As for the commonality requirement, the defendant argued that resolution of the case would require individualized analyses of each store and alleged access barrier, as well as individual determinations of which putative class members were disabled as a matter of law. The court rejected these arguments, pointing out that the defendant did not identify how these issues would prevent resolution on a class-wide basis. “Ollie’s policies are uniform and company-wide,” the court wrote. “If Ollie’s policies and procedures do, in fact, cause access barriers to unlawfully restrict individuals with disabilities from obtaining their desired goods, then proposed members who endured violations have suffered the same injury, the resolution of which will resolve a central issue in one fell stroke.” Therefore, according to the court, the plaintiffs established commonality by a preponderance of the evidence. It also found that the plaintiffs met the typicality and adequacy requirements and satisfied Rule 23(b)(2) in their bid for injunctive relief.
This case illustrates that garden-variety accessibility claims historically brought as individual claims may be brought as a class claim. This decision comes after a long line of similar cases filed by the law firm representing the plaintiffs after the U.S. Court of Appeals for the Third Circuit (which has jurisdiction over Delaware, New Jersey, Pennsylvania, and the U.S. Virgin Islands) reversed a district court’s class certification in a similar case, Mielo v. Steak ’n Shake Operations, Inc., 897 F.3d 467 (3d Cir. 2018). The other cases have been settled according to court dockets. While Ollie’s may be an outlier, businesses, especially large retailers, may want to review operational policies and procedures to avoid this type of class action or to ensure they are in a good position to defeat class certification.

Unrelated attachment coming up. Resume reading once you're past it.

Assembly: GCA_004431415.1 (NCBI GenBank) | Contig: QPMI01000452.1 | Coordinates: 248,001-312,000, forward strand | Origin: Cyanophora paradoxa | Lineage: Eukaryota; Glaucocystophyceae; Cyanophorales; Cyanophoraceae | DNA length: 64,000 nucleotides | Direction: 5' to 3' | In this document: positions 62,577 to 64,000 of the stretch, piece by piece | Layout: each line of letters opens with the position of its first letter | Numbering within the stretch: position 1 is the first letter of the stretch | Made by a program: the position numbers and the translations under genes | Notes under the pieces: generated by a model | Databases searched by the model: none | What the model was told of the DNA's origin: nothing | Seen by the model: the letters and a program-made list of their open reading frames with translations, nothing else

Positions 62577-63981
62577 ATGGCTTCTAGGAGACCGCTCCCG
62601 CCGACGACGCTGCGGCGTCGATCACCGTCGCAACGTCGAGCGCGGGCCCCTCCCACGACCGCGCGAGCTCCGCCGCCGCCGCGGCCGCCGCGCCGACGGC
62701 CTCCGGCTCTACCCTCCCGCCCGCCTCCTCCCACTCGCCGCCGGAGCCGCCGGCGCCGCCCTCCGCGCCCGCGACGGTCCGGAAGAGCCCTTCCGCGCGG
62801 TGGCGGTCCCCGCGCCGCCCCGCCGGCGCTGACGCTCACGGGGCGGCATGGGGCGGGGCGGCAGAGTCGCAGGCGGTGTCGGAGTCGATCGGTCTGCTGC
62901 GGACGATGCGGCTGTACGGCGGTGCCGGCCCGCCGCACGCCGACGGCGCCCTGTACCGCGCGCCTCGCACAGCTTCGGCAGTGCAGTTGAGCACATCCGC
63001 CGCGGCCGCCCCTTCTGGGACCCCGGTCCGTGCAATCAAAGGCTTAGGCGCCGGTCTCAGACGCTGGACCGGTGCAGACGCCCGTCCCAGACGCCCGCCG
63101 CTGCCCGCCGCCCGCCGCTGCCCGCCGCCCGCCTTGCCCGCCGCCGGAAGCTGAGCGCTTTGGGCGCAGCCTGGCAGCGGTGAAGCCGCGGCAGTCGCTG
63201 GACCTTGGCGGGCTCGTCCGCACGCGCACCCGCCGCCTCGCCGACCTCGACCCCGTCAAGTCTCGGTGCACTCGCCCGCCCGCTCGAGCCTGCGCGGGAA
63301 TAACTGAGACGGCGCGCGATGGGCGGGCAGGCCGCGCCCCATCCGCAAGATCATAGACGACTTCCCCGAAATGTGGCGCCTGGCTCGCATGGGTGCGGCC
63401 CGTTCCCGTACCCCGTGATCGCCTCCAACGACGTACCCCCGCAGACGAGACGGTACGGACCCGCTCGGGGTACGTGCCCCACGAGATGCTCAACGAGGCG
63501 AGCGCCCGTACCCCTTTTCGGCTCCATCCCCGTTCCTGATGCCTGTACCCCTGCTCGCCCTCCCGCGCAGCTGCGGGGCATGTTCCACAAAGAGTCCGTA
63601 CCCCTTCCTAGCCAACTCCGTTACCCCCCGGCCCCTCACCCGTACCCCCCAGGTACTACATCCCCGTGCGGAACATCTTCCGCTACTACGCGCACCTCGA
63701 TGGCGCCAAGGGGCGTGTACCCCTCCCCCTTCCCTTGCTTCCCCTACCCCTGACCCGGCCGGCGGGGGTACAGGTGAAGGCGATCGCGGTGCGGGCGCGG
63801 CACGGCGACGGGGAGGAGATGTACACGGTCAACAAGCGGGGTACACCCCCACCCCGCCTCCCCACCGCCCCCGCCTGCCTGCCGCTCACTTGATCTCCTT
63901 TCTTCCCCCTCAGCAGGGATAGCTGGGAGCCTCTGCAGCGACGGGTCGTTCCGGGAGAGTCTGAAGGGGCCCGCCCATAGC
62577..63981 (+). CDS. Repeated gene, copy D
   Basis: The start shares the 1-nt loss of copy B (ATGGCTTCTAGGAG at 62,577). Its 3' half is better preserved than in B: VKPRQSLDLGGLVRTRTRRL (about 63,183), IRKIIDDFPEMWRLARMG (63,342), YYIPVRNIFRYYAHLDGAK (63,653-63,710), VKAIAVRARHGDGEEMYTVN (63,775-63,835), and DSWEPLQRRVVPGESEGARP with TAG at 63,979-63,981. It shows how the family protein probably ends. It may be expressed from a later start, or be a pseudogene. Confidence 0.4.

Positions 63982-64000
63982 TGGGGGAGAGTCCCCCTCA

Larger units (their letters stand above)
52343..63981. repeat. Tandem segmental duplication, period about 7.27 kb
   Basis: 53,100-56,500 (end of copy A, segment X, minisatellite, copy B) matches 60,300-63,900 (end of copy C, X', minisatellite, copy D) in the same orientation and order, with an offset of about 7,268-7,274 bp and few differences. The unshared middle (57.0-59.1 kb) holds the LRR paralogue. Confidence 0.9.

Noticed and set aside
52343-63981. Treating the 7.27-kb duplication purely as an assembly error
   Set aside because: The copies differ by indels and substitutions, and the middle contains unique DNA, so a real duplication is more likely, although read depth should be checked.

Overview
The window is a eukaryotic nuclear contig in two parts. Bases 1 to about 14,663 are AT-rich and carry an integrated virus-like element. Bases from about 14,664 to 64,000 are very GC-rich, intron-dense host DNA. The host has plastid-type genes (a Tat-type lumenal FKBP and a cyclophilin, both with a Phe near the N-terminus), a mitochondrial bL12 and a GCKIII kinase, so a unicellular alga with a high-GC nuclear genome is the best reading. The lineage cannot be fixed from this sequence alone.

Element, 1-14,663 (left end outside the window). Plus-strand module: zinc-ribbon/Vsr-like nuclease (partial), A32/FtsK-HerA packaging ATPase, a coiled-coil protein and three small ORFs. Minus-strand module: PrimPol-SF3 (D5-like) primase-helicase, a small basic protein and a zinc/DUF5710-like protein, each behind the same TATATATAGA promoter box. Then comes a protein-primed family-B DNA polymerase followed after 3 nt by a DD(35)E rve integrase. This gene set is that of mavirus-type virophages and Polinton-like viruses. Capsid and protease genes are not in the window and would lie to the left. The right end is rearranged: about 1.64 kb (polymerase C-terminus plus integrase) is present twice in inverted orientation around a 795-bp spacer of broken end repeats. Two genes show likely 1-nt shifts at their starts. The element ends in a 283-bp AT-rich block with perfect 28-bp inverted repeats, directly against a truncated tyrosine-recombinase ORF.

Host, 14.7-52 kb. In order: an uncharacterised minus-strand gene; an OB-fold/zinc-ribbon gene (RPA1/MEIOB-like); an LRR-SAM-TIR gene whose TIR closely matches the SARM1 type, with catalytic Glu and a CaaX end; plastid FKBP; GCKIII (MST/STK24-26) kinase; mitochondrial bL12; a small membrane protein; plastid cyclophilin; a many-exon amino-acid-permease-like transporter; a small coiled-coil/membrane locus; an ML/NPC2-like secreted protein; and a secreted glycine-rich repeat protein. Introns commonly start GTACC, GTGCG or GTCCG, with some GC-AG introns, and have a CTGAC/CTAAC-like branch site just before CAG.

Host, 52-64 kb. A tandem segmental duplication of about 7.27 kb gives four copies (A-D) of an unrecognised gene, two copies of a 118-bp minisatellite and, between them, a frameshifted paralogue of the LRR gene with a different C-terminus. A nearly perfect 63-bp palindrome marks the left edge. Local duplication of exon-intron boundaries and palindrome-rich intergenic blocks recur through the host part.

As the case moves along, there are weighty legal issues the court and the parties may need to address. On the plaintiffs bringing their discrimination claim as a class action, there is an issue whether the relevant facts they contend prove their individual discrimination claims also prove the discrimination claims of each absent putative class member. The plaintiffs’ burden of proof also does not change or is lower simply because they elected to proceed as a class action. In addition, proceeding as a class action does not diminish the defendant’s substantive right to prove its defenses in any way. See 28 U.S.C. § 2072(b) (Rules Enabling Act). Similarly, evidence of the condition of the stores involved in the plaintiffs’ individual claims may not be representative evidence admissible to prove liability on behalf of each member of the putative class at other stores — some of which may be thousands of miles away. See Tyson v. Bouaphakeo, 136 S. Ct. 1036 (2016) (representative evidence is admissible if unnamed putative class members could have similarly used the representative evidence in individual lawsuits if they had brought individual suits instead of a class action).